Word Count: 684

At some point, along the way, I stopped caring about how absurd all this was. It wasn’t every day that you force your brother-in-law to commit a daring heist on his own jewelry store in East Vancouver. Sure, call it insurance fraud. But what are such paltry crimes against the chance for immortality, babe?

Yes, dear readers, it’s your favorite madcap journalist Armand Boston, reporting live from the bushes outside a factory in North Canton, Ohio. I sit here, adorned in a Pith helmet and several thousand dollars’ worth of ruby necklaces. These accoutrements are my lone defense against what I can only assume is the dark magic protecting this lonely red brick palace.

“And yet,” my brother-in-law Phil muters at my side, “we could be doing this during the day. Could’ve taken the tour and everything—!”

“Hush,” I whisper back. “El Monstruo approaches!”

And sure enough, with terrible plodding steps, out comes the night watchman. I can barely see the brass buttons gleaming on his starched, pressed uniform. He sweeps his flashlight right over us, and my breath goes tight. Phil looks ready to grumble some more.

Perhaps he’s still mad about his smashed-up jewelry store?

In total silence, I reach into my pocket and pull out a tiara. A bit small, but Phil says nothing as I plant it atop his curly head. Still pissed, but hey, with this diadem, he’s now royally pissed.

Then, ignoring his grunt of protest, I ready the softball I had in my other pocket.

Right as that security guard turns around, I hurl that sucker hard as I can.

Plop! With a groan, the guard collapses. With a clatter, his ring of keys drop onto the pavement. And just like that, Phil and yours truly are making our way inside the main building for the Hoover Vacuum Company.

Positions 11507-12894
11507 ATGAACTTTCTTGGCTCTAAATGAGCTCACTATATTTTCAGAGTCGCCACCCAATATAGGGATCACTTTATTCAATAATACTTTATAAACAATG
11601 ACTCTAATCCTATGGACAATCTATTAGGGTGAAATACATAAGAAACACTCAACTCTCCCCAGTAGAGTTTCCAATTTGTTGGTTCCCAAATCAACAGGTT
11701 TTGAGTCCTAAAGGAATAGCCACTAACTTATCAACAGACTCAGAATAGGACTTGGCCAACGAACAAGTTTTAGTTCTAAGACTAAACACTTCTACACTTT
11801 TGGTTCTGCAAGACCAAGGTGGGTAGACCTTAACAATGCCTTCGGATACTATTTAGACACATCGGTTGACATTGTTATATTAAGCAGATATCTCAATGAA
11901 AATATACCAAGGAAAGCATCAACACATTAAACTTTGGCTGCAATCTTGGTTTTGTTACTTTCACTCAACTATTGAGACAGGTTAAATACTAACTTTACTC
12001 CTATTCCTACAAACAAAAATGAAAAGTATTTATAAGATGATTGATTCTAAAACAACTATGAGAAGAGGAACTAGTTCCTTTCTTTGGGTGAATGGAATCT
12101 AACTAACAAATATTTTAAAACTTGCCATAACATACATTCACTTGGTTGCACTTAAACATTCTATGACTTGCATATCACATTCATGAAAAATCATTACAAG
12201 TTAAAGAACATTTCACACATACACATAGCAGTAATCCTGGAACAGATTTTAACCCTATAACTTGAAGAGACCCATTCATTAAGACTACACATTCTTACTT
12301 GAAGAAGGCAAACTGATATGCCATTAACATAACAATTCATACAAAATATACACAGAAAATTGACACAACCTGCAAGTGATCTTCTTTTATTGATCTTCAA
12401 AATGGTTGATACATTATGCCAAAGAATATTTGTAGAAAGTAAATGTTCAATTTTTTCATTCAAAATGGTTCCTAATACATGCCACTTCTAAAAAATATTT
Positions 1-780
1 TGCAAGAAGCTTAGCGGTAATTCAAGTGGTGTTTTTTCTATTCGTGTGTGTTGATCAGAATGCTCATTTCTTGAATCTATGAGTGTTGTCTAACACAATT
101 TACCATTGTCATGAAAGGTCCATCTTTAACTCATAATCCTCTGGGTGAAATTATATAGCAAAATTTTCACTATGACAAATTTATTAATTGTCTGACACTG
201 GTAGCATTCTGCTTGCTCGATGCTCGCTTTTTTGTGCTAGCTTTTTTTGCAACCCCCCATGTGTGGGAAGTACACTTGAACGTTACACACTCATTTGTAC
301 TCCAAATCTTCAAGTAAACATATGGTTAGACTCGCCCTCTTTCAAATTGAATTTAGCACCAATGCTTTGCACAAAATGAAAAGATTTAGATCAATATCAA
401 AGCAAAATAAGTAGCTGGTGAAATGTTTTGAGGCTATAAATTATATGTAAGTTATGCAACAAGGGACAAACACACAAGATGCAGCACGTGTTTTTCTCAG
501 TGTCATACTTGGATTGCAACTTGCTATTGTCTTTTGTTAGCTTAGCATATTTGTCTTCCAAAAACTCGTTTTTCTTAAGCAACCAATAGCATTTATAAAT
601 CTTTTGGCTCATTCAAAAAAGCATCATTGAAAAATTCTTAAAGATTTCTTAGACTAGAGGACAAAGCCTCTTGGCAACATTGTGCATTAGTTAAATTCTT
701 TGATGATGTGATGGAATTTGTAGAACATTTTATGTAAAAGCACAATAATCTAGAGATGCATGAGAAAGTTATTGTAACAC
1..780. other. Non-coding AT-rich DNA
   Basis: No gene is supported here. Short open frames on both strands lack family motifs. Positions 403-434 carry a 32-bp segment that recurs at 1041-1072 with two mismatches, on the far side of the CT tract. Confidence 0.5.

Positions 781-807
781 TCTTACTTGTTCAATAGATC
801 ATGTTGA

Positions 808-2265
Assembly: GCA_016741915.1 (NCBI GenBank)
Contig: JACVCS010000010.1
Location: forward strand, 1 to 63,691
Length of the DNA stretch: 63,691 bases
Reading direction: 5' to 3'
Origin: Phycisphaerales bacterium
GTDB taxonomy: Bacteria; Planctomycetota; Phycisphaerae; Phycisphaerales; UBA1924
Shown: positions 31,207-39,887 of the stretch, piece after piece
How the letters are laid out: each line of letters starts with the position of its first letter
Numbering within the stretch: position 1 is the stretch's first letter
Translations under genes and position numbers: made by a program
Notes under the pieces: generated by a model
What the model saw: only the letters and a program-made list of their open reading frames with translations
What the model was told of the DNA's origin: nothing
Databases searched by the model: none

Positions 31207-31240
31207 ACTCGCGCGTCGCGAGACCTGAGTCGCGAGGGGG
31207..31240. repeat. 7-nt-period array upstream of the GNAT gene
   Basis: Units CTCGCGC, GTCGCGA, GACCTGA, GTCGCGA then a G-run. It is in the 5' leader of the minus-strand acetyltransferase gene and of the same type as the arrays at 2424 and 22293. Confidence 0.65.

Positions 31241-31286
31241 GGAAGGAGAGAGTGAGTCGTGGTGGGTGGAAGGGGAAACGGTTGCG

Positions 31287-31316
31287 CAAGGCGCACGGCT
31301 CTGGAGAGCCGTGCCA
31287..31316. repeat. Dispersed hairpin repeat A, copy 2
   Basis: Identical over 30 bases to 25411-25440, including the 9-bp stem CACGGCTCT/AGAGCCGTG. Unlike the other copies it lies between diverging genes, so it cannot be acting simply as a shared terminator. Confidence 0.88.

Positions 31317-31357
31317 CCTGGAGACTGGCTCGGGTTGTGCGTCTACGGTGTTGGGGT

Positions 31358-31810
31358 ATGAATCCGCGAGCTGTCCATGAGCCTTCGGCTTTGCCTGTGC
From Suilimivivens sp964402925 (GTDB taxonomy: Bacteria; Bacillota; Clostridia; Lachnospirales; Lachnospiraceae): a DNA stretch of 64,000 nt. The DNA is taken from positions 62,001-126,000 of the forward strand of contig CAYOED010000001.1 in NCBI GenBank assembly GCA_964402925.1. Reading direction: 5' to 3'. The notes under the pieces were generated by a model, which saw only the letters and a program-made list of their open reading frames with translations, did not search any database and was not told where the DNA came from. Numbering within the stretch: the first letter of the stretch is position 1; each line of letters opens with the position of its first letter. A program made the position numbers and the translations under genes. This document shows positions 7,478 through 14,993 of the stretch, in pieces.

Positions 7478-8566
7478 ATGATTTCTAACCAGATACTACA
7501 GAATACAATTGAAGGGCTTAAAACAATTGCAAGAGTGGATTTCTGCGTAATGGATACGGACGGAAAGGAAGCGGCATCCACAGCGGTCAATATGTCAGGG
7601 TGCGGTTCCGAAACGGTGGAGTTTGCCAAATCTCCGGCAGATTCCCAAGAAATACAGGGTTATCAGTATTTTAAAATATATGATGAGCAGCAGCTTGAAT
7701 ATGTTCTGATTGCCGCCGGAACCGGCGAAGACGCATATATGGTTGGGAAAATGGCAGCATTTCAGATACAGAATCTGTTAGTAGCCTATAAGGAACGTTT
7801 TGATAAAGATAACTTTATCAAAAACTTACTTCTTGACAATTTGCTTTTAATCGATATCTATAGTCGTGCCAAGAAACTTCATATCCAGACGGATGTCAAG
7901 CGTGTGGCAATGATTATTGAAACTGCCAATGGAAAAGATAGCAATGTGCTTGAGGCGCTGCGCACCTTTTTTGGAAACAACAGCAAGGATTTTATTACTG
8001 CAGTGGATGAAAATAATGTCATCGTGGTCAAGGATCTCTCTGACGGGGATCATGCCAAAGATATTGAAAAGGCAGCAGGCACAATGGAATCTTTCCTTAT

Most vacuum cleaner enthusiasts know about W.H. Hoover, the brand’s esteemed founder. But few know about the massive vault under his former office in North Canton, Ohio. Or the fact that, in 1945, a team of spies working for the Office of Strategic Services made a secret deposit into that same vault. Something big and heavy, shipping straight out of a Nazi base somewhere in Tunisia.

Of course you wouldn’t know this story, dear readers. The mainstream media wouldn’t suck so hard unless it were owned by the likes of Big Vacuum.

One elevator ride later, Phil and I are measuring our steps down a long, dark corridor. The jeweled medieval compass—the one that I stole from Phil’s shop when his boss wasn’t looking in all the chaos—points our way true. Within minutes, we are directed toward a turn in the corridor and arrive at a pair of giant, nondescript steel doors.

On the doors is a black circular port. Looks like something the size of a compass could fit there…

Well, you know how these things go, reader. Click, boom, doors swing open, lights switch on—

And there she is.

Atop a gleaming white pedestal, bathed in a heavenly afterglow.

A grail. The Grail. That gold cup that all the knights and archaeologists and conspiracy junkies have been hunting for centuries.

And of course they’d hide it out in freaking Ohio.

“Phil, mi compadre,” I whisper. “One sip of this, and we’re gonna live forever!”

“Um, about that.” Phil taps my shoulder. “I think we’ll need to. ‘Cause in case you hadn’t noticed…?”

He points to the glittering shelves. Good God, they’re all here. The Ark of the Covenant. The Hand of King Midas. The sword Excalibur. The Shadow Constitution that James Madison wrote up in 1812!

And, of course, guarding it all is a giant three-headed dog.

A big, black growling son of a gun.

“Right,” I say, not losing my cool. “Right, so… we go downstairs…”